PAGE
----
Pecan Pie

Pecan Pie

This recipe was #366 of my 365-new-recipe-challenge of 2010.

I really wanted to find a different pecan pie recipe to make for Christmas, but realized that I don’t actually have a standard pecan pie recipe. I just wanted to make sure that the pie I made wasn’t too runny. In the end, I just decided to make the Pecan Pie recipe from my mom’s Better Homes and Gardens cookbook. It turned out perfectly.

First, I decided to make the Single-Crust Pie Pastry from the same cookbook. I don’t think I’ve ever tried a crust made with shortening – I usually use margarine so that I don’t have to measure it. I used my pastry cutter to mix the shortening into the flour and salt, and then used a fork to mix in 5 tablespoons of water. I flattened the dough into a disk and rolled it out to one or two inches larger than my pie pan. I creased the edges and made the pie filling. This recipe used 3 eggs, a cup of corn syrup, and 2/3 cup sugar. It also called for 1 1/4 cups pecans, but I think I actually added 1 1/2 cups. I put the pie in a 350F oven and covered the crust edges with foil. After 25 minutes of baking, I removed the foil and baked it for 25 more minutes, for a total of 50 minutes in the oven.

Pecan Pie

This pie seemed to bake better than whatever recipe that’s on the back of bottles of corn syrup, but part of that difference might have been since I used a glass pie pan instead of a metal one. I don’t actually know what differences there are between this recipe and other recipes. The surface moved when I checked it at the minimum time, so I baked it for the full time suggested.

When I wrote about Pecan Squares, I wrote about all the pitfalls of pecan pie as I’ve made it in the past. This recipe makes me take back some of those negative words I’ve said about pecan pie. The crust, which I made from shortening, was flaky and not overdone at all. It was tender on bottom and along the sides. The pie itself was fantastic. The filling was silky, not at all runny or grainy, and tasted great. If only my pies in the past had turned out this good! I still like the pecan squares recipe because they make a dessert that’s easy to eat, whether just a little or a lot, but this pie recipe turned out really well.

slice of Pecan Pie

Want something similar but without nuts? Try Black Bottom Oatmeal Pie. If you’re baking for someone vegan, you can try out this Vegan Pecan Pie recipe. For something both chocolatey and nutty, and just as easy to make as this, try Pecan Fudge Pie.

Pecan Pie
Prep Time
10 mins
Cook Time
50 mins
Total Time
1 hr
Servings: 8
Author: Leona Konkel
  • 1 Pie Crust (see below for a pie crust recipe)
  • 3 eggs slightly beaten
  • 1 cup corn syrup
  • 2/3 cup sugar
  • 1/3 cup butter or margarine melted
  • 1 teaspoon vanilla
  • 1 1/4 - 1 1/2 cups pecan halves or chopped pecans (we always think more is better)
  1. Mix together eggs, corn syrup, sugar, butter, and vanilla, whisking until combined. Stir in pecans. Pour into prepared pie crust. Cover the edges of the pie crust with foil. Bake at 350F for 25 minutes. Remove foil and bake another 20-25 minutes. Filling will seem set and pie will not jiggle when done. Cool completely before serving.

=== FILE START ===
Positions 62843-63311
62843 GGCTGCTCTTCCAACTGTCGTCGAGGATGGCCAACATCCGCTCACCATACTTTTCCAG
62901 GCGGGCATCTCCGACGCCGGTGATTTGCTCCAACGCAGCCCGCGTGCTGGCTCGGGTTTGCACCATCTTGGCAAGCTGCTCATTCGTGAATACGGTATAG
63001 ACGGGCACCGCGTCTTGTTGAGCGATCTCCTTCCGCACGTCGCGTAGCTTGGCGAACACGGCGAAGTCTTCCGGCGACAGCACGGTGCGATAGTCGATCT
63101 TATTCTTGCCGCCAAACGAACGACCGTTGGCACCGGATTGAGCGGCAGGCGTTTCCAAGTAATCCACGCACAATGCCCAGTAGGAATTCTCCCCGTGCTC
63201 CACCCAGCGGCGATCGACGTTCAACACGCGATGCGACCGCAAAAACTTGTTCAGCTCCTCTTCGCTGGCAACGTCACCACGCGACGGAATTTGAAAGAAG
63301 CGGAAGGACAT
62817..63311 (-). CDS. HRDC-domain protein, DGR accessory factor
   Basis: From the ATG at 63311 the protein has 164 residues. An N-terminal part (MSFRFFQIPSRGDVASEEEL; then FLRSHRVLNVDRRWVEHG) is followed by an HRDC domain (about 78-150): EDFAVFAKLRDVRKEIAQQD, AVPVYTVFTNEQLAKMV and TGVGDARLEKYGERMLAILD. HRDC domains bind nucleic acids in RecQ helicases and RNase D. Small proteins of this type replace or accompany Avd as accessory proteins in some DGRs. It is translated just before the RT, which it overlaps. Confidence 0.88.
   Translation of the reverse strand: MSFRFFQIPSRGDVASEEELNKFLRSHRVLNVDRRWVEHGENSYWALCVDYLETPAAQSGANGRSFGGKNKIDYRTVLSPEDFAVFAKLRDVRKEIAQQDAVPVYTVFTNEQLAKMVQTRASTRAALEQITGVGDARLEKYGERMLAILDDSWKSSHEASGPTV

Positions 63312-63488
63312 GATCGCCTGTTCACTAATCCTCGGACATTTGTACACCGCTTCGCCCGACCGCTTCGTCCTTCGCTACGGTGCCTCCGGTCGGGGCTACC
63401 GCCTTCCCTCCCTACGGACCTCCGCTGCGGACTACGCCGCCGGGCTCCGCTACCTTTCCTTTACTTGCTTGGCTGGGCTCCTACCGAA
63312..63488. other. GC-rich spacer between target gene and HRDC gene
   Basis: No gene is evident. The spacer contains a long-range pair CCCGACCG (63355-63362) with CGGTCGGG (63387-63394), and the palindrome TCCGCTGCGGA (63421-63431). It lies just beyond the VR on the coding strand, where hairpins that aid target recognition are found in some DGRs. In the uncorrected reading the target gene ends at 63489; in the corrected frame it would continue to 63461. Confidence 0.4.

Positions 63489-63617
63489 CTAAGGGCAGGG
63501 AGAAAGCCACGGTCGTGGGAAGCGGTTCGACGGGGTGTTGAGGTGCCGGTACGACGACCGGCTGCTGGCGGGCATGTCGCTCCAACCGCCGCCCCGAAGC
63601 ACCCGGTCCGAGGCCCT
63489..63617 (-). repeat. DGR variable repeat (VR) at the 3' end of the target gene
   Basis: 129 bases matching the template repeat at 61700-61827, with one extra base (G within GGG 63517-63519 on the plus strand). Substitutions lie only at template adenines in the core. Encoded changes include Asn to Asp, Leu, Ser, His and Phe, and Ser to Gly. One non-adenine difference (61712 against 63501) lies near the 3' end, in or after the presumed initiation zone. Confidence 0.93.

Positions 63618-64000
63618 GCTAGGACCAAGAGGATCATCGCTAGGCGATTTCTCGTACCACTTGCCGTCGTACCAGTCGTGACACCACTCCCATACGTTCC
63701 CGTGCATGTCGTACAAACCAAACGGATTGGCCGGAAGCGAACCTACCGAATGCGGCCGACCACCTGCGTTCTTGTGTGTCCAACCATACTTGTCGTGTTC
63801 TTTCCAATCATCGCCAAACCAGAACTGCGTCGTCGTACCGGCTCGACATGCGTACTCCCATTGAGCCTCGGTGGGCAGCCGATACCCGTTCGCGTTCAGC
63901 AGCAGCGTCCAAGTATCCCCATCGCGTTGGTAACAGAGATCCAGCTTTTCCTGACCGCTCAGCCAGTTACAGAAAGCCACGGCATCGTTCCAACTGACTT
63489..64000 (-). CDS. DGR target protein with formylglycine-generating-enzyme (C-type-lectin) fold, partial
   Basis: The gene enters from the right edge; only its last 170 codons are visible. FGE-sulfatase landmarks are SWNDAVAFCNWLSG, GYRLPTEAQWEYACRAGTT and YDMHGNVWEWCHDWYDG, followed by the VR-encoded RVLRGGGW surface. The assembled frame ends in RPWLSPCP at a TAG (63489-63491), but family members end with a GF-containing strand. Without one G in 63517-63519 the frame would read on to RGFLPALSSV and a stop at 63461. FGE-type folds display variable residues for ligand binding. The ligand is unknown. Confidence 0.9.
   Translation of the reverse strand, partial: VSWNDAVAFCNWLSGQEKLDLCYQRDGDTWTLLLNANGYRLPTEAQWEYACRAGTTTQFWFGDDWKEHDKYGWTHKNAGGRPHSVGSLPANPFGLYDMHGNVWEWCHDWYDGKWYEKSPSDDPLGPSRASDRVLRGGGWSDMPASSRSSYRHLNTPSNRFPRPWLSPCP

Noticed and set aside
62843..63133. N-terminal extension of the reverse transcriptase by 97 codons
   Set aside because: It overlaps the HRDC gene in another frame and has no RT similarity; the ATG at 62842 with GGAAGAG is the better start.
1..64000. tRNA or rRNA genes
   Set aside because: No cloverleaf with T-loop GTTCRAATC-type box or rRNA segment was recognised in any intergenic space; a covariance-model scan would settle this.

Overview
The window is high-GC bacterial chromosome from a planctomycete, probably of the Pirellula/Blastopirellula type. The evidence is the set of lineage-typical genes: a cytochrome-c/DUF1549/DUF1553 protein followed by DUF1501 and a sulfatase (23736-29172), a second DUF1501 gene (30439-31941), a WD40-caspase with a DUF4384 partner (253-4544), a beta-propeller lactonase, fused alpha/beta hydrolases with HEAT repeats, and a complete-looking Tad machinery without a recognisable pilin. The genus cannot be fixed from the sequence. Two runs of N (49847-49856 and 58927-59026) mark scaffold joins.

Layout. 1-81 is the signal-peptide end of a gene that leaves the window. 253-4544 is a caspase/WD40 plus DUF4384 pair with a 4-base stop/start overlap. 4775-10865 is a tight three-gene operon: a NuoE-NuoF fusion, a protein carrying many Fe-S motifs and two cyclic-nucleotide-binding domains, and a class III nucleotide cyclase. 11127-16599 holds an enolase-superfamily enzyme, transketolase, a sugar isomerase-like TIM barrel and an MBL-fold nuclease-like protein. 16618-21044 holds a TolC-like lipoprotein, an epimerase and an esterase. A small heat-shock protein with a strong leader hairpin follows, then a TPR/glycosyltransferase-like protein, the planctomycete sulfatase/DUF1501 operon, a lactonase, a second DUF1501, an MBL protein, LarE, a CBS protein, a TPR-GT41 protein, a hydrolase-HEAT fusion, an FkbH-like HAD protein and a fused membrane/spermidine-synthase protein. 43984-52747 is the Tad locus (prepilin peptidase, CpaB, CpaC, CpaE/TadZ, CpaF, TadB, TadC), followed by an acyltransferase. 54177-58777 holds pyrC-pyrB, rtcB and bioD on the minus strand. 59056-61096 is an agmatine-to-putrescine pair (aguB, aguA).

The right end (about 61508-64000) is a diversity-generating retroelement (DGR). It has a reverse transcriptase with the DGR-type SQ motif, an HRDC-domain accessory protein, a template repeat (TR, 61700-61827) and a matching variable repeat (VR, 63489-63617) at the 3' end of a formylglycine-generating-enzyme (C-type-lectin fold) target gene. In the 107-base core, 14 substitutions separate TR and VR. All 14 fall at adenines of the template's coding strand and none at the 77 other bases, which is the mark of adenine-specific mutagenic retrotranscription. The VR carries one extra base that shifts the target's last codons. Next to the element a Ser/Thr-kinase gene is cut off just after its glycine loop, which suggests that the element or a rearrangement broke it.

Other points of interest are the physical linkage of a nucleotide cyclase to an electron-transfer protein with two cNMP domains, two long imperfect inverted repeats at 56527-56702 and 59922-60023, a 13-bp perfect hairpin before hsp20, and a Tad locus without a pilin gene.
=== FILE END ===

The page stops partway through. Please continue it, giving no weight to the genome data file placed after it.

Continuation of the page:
Single Pie Crust

This standard pie crust is adapted from the Betty Crocker Cookbook.

Author: Leona Konkel
  • 1 cup flour
  • 1/2 teaspoon salt
  • 6 tablespoons butter, shortening, or margarine (cold, cut into small pieces) (butter gives best flavor; use shortening or margarine for a more tender texture)
  • 2-3 tablespoons water (very cold)
  1. Combine flour and salt. Use a pastry cutter or two knives to cut in the butter, until the mixture resembles small crumbs. Stir in just enough water to make a ball of dough form. Use your hands to shape the dough into a ball. Place on plastic wrap and flatten it into a disc. Wrap and place in the refrigerator for 1 hour to let the butter in the crust chill.

  2. Turn the crust out onto a floured surface, or roll it between two pieces of waxed paper or parchment. Roll out the dough into a circle about 2 inches larger than your pie pan. If necessary, pinch off ragged edges from the dough and patch them onto holes in the crust as you roll it out.

  3. Carefully fold the pie crust in half, draping it over the rolling pin if necessary, then place it in the pie pan. Settle the crust into the edges without pushing it down or smashing it. Leaving a 1/2 to 1-inch circumference around the edge, trim any ragged pieces of dough off. (Sprinkle these with cinnamon sugar and bake at whatever temperature your recipe calls for, for 5-8 minutes while you preheat your oven. Yum!) Tuck the edge of the dough underneath itself (so the seam is against the rim of the pie pan). Gently pinch the edges of the crust between your fingertips to shape them into a wavy shape.

  4. To make a pre-baked shell, prick the bottom of the crust all over with a fork and bake at 475F for 8-10 minutes. 

  5. For a filled pie, you can prick the crust as above and parbake the crust at 425F for 8-10 minutes if desired. I usually do not. If not parbaking, fill pie and bake as specified in your recipe. 

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